Pakistan appealed Saturday to the international community for an "immense humanitarian response" to unprecedented flooding that has left at least 1,265 people dead. The request came even as planes carried supplies to the impoverished country across a humanitarian air bridge.
Federal planning minister Ahsan Iqbal called for an "immense humanitarian response for 33 million people" affected by monsoon rains that triggered devastating floods. International attention to Pakistan's plight has increased as the number of fatalities and homeless have risen. According to initial government estimates, the rain and flooding have caused $10 billion in damage.
"The scale of devastation is massive and requires an immense humanitarian response for 33 million people. For this I appeal to my fellow Pakistanis, Pakistan expatriates and the international community to help Pakistan in this hour of need," he said at a news conference.
Multiple officials and experts have blamed the unusual monsoon rains and flooding on climate change, including U.N. Secretary-General Antonio Guterres, who earlier this week called on the world to stop "sleepwalking" through the deadly crisis. He will visit Pakistan on Sept. 9 to tour flood-hit areas and meet with officials.
Earlier this week, the United Nations and Pakistan jointly issued an appeal for $160 million in emergency funding to help the millions of people affected by the floods, which have damaged over 1 million homes.
Pakistan's National Disaster Management Authority in its latest report Saturday counted 57 more deaths from flood-affected areas. That brought the total death toll since monsoon rains began in mid-June to 1,265, including 441 children.
Prime Minister Shahbaz Sharif's earlier appeal for aid got a quick response from the international community, which sent planes loaded with relief goods. A French aircraft carrying relief goods landed in Islamabad on Saturday and was received by Minister for National Health Services Abdul Qadir Patel.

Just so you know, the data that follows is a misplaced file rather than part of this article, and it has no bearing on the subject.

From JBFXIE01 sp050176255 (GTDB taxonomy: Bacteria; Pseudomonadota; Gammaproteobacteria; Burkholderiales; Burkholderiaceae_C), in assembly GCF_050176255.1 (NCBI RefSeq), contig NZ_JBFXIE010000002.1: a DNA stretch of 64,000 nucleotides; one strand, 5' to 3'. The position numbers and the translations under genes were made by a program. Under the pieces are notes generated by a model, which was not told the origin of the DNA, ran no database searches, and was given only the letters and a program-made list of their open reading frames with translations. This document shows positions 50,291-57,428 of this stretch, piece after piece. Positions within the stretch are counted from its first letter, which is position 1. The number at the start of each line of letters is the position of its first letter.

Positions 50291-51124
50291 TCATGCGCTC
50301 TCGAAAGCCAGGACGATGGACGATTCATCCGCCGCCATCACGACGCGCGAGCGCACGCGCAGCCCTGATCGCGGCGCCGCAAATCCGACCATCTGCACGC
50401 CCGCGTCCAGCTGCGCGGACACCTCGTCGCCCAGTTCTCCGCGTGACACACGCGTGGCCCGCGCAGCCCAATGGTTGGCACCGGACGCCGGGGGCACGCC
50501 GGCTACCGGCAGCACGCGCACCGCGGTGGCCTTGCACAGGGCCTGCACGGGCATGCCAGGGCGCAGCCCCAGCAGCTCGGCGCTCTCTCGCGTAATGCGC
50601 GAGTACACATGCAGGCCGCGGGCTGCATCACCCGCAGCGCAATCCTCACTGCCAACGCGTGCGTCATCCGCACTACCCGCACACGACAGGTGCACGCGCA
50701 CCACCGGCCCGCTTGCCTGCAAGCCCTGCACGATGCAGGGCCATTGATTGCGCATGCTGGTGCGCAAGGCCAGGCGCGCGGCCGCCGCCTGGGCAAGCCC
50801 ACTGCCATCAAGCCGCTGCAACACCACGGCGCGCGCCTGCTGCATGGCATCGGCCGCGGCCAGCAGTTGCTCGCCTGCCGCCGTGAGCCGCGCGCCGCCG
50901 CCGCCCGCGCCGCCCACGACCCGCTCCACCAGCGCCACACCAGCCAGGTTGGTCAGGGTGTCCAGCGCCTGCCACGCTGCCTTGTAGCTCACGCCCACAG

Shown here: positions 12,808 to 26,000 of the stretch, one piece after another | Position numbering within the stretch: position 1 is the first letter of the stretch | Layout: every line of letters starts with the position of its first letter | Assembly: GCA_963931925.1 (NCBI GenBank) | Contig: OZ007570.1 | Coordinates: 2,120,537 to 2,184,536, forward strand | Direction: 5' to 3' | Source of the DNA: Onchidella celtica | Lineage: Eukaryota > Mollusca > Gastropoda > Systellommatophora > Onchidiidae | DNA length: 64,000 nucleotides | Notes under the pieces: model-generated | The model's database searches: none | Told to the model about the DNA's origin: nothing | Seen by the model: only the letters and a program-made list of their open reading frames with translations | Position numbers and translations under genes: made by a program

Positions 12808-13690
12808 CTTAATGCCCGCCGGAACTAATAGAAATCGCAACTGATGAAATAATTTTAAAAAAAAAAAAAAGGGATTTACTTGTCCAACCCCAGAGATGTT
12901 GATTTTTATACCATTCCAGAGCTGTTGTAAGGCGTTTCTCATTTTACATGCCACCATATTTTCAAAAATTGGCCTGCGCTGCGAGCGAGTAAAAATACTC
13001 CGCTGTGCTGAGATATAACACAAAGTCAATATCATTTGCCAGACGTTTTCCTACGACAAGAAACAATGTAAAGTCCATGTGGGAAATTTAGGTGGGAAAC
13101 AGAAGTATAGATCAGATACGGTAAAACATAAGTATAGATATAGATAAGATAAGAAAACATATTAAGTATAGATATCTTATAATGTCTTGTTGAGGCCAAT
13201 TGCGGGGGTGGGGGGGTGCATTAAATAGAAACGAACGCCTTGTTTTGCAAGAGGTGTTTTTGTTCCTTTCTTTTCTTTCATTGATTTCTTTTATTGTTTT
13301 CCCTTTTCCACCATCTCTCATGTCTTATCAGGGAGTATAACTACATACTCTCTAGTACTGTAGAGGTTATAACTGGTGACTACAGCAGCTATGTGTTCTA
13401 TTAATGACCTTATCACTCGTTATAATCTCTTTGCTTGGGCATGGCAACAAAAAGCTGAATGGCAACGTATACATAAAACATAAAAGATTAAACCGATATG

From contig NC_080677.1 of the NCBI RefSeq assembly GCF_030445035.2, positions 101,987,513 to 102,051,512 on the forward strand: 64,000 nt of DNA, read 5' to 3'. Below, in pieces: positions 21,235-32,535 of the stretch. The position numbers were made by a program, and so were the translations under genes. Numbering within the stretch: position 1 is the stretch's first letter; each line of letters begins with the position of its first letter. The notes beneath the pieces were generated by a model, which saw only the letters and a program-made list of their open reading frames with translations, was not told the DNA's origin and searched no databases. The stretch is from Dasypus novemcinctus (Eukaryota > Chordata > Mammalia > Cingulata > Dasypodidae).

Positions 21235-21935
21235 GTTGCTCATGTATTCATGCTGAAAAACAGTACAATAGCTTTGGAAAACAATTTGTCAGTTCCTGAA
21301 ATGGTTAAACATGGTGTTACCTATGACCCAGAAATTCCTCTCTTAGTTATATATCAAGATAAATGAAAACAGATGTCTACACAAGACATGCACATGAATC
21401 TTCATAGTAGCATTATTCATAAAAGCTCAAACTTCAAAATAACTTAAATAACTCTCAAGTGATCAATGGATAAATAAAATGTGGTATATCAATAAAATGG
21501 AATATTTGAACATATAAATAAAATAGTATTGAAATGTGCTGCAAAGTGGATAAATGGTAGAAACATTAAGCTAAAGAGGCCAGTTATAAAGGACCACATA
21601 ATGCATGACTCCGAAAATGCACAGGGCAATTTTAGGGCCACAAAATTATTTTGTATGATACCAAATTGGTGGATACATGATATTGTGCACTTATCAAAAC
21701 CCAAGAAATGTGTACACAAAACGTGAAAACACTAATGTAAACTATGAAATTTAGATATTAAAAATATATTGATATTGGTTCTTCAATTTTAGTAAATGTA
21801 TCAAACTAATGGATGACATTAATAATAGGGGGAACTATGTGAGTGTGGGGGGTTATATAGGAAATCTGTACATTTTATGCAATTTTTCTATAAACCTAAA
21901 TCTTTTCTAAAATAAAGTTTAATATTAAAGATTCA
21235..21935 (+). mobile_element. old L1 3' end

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That French plane's arrival followed the ninth flight from the United Arab Emirates and the first from Uzbekistan. Those flights were the latest to land in Islamabad overnight.
Patel said the relief goods sent by France included medicine and large dewatering pumps to reduce water levels. He said France has also sent a team of doctors and experts.
Pakistan has established a National Flood Response and Coordination Center to distribute the arriving aid among the affected population. Iqbal is supervising the army-led center.
The minister said rains this monsoon season have lashed most areas of Baluchistan and Sindh provinces as well as parts of Khyber Pakhtunkhwa and Punjab provinces. The Gilgit-Baltistan territory was also affected. The torrential rains and subsequent flash floods caused massive damage to infrastructure, roads, electricity and communications networks.
Iqbal said the government is working to bring normalcy back to the country as soon as possible but that the Pakistani government can't do it alone.
Maj. Gen Zafar Iqbal, head of the flood response center and no relation to the planning minister, said in the news conference that over the last four days, 29 planes loaded with relief goods arrived in Pakistan from Turkey, the UAE, China, Qatar, Uzbekistan, Jordan, Turkmenistan and other countries.
Military spokesman Maj. Gen Iftikhar Babar said rescuers supported by the military were continuing rescue and relief operations. He said army aviation, air force and navy troops were using boats and helicopters to evacuate people from remote regions and to deliver aid.
Babar said the army has established 147 relief camps sheltering and feeding more than 50,000 displaced people while 250 medical camps have provided help to 83,000 people so far.
Health officials have expressed concern about the spread of water borne diseases among the homeless people living in relief camps and in tents alongside roads.
Lt. Gen. Akhtar Nawaz, head of the disaster management authority, said areas of the country expected to receive 15% to 20% additional rains this year actually received in excess of 400% more. Collectively, the country has seen 190% more rain this monsoon season.
The U.S. military's Central Command has said it will send an assessment team to Islamabad to see what support it can provide. The United States announced $30 million worth of aid for the flood victims earlier this week.
Two members Congress, Sheila Jackson and Tom Suzy, were expected to arrive in Pakistan on Sunday to visit the flood affected areas and meet officials.